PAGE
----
Jabari Parker, Joel Embiid and Andrew Wiggins not expected at NBA Draft Combine

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For the best prospects in the NBA Draft pool the two-day NBA Draft Combine (May 15 and 16) is unlikely to include much work in the way of on-court drills. Given their status as likely lottery selections, those players tend to not go through the agility, jumping and strength (185-pound bench press) drills that the other attendees will have to navigate.

Generally that means going through the physical examination, with the results being given out to the 30 NBA teams.

However Duke’s Jabari Parker and Kansas’ tandem of Andrew Wiggins and Joel Embiid, considered to be the top three prospects in this year’s draft pool, have decided to take it a step further: none are expected to even be in Chicago for the combine, according to both Adrian Wojnarowski of Yahoo Sports and Jeff Goodman of ESPN.com.

For some that may be seen as a “red flag” of sorts, especially in the case of Embiid given the lower back injury that prematurely ended his freshman season. But an unnamed general manager quoted in Wojnarowski’s story didn’t take that stance at all.

“To be honest,” one general manager told Yahoo Sports, “I’m surprised more guys don’t do this. It’s the only thing they can really control.”

Whether or not a prospect goes through the NBA-administered physical, they’re still going to have to be checked out by the teams they visit/work out for during the pre-draft process. And in the case of these three, their status as the top prospects in the draft will allow them to choose which teams to undergo a physical for once the NBA Draft lottery is held according to Wojnarowski.

The decisions of these three to eschew the NBA-administered physical is a surprising turn of events given the history of elite prospects at the very least showing up at the combine to be examined. If anything, it will be interesting if other elite prospects in the years to come choose to do the same.

Syracuse receives mixed news on sanctions appeals

Jim Boeheim
Associated Press
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Wednesday the NCAA made its ruling on two appeals of sanctions made by Syracuse University, with the news being mixed for the men’s basketball program.

On the positive side the NCAA ruled that Syracuse will be docked two scholarships per season for the next four years, as opposed to the original ruling of three. As a result Jim Boeheim’s program only has to account for the loss of eight total scholarships, meaning that they’ll have 11 to fill in each of the next four seasons as opposed to ten.

One scholarship may not seem like a big deal, but in a sport where you only get 13 (when not dealing with sanctions) getting that grant-in-aid back really helps from a recruiting standpoint.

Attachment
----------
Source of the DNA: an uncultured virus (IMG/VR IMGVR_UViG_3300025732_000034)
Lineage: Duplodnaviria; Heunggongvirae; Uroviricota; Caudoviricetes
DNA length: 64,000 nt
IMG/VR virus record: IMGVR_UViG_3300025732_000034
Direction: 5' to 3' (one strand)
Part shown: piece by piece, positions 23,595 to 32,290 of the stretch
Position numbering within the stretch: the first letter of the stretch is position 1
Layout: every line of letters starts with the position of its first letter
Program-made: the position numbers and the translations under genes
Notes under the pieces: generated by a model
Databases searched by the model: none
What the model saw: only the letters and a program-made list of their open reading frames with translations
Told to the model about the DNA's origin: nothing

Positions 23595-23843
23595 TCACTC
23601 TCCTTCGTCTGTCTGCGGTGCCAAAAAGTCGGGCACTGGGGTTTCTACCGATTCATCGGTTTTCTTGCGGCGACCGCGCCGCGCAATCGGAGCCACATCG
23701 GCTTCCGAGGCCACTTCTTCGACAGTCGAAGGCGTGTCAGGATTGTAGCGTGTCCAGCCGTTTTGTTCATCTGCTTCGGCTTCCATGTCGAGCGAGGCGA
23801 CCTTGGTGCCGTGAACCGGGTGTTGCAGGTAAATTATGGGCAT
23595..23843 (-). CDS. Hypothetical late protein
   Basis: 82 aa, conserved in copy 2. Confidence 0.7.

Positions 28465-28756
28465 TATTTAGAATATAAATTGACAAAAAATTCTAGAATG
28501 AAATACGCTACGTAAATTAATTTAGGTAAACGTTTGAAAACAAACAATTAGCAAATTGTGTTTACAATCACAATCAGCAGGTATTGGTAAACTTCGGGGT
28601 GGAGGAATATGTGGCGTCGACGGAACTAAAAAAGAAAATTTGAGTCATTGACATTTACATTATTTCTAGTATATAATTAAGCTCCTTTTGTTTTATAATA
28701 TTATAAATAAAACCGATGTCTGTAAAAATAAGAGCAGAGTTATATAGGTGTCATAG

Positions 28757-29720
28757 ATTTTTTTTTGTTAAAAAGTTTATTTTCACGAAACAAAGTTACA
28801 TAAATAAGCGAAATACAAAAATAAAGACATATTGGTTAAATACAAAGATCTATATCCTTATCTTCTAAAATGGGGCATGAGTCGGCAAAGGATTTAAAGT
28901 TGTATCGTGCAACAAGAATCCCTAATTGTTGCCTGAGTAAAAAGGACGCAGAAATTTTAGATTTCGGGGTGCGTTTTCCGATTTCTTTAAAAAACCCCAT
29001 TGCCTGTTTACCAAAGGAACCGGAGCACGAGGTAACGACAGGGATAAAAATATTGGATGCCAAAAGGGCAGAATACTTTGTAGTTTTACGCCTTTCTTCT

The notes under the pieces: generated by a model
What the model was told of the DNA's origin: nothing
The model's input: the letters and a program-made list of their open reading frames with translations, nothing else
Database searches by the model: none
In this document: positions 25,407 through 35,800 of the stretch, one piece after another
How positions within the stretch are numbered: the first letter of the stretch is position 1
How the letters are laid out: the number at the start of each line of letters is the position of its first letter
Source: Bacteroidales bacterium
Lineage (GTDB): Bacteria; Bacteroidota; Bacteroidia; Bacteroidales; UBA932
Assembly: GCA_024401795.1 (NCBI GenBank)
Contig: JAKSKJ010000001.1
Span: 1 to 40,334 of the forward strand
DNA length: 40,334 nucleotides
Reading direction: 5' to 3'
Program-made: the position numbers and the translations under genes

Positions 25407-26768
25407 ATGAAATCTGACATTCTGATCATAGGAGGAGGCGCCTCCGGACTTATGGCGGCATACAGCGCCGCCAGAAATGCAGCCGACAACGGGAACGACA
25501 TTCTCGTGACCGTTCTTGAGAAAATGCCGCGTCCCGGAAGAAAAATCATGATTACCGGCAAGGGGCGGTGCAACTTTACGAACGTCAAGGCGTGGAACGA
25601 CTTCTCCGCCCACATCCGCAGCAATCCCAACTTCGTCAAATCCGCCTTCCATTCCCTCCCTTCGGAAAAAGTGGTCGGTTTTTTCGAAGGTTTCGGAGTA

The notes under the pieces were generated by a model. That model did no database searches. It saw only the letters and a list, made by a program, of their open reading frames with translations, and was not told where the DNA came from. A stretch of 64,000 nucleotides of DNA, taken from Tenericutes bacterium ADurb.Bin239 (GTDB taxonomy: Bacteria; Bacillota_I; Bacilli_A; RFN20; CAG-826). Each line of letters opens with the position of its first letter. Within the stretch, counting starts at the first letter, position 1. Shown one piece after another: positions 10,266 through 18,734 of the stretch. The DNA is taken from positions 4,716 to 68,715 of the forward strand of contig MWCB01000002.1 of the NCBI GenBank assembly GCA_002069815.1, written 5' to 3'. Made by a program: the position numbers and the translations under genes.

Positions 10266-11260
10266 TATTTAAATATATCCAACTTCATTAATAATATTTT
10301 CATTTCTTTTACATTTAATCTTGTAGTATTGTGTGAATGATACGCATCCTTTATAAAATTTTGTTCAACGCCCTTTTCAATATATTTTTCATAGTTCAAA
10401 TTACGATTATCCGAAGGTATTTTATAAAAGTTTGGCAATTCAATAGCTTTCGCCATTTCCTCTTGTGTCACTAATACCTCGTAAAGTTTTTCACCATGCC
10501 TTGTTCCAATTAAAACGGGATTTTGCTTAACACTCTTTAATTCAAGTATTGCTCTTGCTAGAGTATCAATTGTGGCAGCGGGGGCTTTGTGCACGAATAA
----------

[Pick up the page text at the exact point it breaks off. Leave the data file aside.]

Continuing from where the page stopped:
As for the negatives, they both concern Boeheim. Not only has there yet to be a ruling on Boeheim’s appeal of his nine-game suspension that goes into effect when ACC play begins in January (that appeal is being heard separately), but the appeal to reinstate the wins that were vacated as part of the sanctions was denied. As a result Boeheim officially has 868 wins instead of 969 (not counting today’s game against Charlotte).

And with Mike Hopkins set to take over as head coach in 2018, the denial means that college basketball will have to wait quite some time before anyone threatens to join Duke’s Mike Krzyzewski in the 1,000 wins club.

While not having the wins officially reinstated does hurt, getting a scholarship back for each of the next four seasons is a bigger deal when it comes to the long-term health of the Syracuse program. Also of great importance will be the ruling regarding Boeheim’s suspension, as a suspended coach is not allowed to have any contact with his players or coaching staff while serving the penalty.

And with the original ruling due to take up half of Syracuse’s league slate, not having Boeheim (or the chance to speak with him) is a big deal when it comes to this current team.

St. John’s forward Kassoum Yakwe cleared by NCAA

Chris Mullin
AP Photo/Rick Bowmer
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St. John’s forward Kassoum Yakwe has been cleared by the NCAA to play this season and will be eligible immediately, the school announced on Wednesday.

Yakwe is a 6-foot-8 forward that reclassified and enrolled at St. John’s this fall. He attended the same high school as Kansas forward Cheick Diallo, who was also cleared by the NCAA to play today.

St. John’s played in the Maui Invitational this week, and Yakwe did not take part. His first game with the Johnnies will be on Dec. 2nd against Fordham if the program plans to play his this season.

The question that must be asked, however, is whether or not he will suit up or simply redshirt. The Johnnies are in the midst of a serious rebuild and will be without their other elite recruit this season, Marcus Lovett. Lovett was ruled a partial qualifier. Would it make sense to burn a year of eligibility on what make amount to a wasted season, or will head coach Chris Mullin opt to save that year for down the road?